Julien Creuzet, born a Frenchman in Martinique, explores identity issues specific to the Caribbean, as an inheritor of a fragmented geography that has “profoundly branded him and is now influencing his work.”

Love Enqvist, born in Sweden and dividing time between London and Stockholm, explores the process of living with one another and the conditions it requires.

Ethiopian Tamrat Gezahegne has work focused on the people of the Omo Valley, Ethiopia. Unlike an anthropologist, he’s drawn not to the people as a whole but to the individual within the group, the bearer of the cultural identity of the latter. Inspired by the notion of the individual belonging to the indigenous group, himself owned by an ecosystem on which he is dependent, Gezahegne produces paintings, drawings and performance.

Lebanese Ahmad Ghossein, filmmaker and video artist, has won international acclaim for works including Operation N… (?2004) and My father is still a communist (2011).

French Algerian Katia Kameli produces works in drawing, installation, photography and video that explore the ‘in-between’ space of dual identity.

Kenyan Jackie Karuti, who works at the Kuona Trust Art Centre in Nairobi, produces works that are inspired by the problematics of identity and gender that affect her as an African woman artist living in Kenya. Rather than identify herself as  “a Kenyan artist” Karuti prefers to be considered as “an artist from Kenya”, shunning everyday notions of Africanness or tradition-bound art or cultural identity.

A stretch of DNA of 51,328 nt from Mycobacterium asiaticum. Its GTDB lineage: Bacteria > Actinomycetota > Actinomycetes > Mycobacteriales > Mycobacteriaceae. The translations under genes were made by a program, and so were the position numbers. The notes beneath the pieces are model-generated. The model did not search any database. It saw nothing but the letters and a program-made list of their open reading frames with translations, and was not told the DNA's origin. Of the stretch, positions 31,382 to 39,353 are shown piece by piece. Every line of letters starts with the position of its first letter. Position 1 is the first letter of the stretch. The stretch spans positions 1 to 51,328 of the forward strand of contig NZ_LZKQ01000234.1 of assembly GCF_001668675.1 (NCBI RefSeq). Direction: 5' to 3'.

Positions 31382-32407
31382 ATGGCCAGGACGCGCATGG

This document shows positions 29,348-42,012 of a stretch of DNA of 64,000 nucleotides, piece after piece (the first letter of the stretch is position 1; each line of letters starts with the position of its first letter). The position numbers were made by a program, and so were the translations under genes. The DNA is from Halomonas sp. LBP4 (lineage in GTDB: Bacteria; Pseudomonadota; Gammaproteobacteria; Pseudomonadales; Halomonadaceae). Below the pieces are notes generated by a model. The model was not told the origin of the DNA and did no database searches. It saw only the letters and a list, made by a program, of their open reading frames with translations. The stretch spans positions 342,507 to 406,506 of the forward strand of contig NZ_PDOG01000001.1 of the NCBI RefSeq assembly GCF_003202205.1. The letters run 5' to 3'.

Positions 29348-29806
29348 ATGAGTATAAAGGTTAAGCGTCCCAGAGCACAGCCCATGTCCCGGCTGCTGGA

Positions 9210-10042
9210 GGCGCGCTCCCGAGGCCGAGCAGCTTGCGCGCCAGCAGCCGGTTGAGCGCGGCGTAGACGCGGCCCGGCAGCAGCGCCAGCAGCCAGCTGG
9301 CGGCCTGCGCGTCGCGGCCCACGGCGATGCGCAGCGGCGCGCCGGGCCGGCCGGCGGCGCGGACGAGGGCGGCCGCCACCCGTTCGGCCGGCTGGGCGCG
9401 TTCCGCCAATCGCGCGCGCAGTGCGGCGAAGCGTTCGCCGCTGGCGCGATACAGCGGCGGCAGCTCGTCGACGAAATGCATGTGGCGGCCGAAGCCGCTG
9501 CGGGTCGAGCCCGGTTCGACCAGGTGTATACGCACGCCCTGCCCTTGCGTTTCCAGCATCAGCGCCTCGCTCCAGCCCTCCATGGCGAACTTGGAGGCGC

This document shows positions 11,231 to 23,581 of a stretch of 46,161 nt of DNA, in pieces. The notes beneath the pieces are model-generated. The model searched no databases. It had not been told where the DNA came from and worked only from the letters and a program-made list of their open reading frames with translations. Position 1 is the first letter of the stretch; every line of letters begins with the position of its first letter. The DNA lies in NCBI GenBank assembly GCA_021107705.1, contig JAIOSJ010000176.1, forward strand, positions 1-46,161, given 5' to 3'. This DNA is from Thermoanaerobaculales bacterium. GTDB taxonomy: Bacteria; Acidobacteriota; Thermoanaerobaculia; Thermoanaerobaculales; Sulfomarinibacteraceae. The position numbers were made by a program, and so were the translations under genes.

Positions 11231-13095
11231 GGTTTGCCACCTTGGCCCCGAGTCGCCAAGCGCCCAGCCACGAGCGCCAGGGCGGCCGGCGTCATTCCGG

Mozamican Mario Macilau works in photography confronting issues of heritage, power and tradition.

Ethiopian Emanuel Tegene, who resided for a time in Israel, only to return home to pursue his artistic practice, is driven by his own personal history as well as by the history that binds Ethiopia and Israel, the social and cultural interaction based on the geographical location and psychological barriers.

South African Breeze Yoko, a multidisciplinary artist specialising in video, film and graffiti, recently painted in more than 13 countries as part of the Invisible Borders Road Trip project, travelling overland from Lagos to Amsterdam. “Breeze’s whimsical yet powerful murals unfurl a kind of humanity and beauty that reimagine their
environments,” says a description for the group exhibition.

ENTRY PROHIBITED TO FOREIGNERS, Havremagasinet, Norrbottensvägen 18 · SE-961 36 Boden, Sweden. The exhibition runs 6 June-27 September 2015.


Author: Editor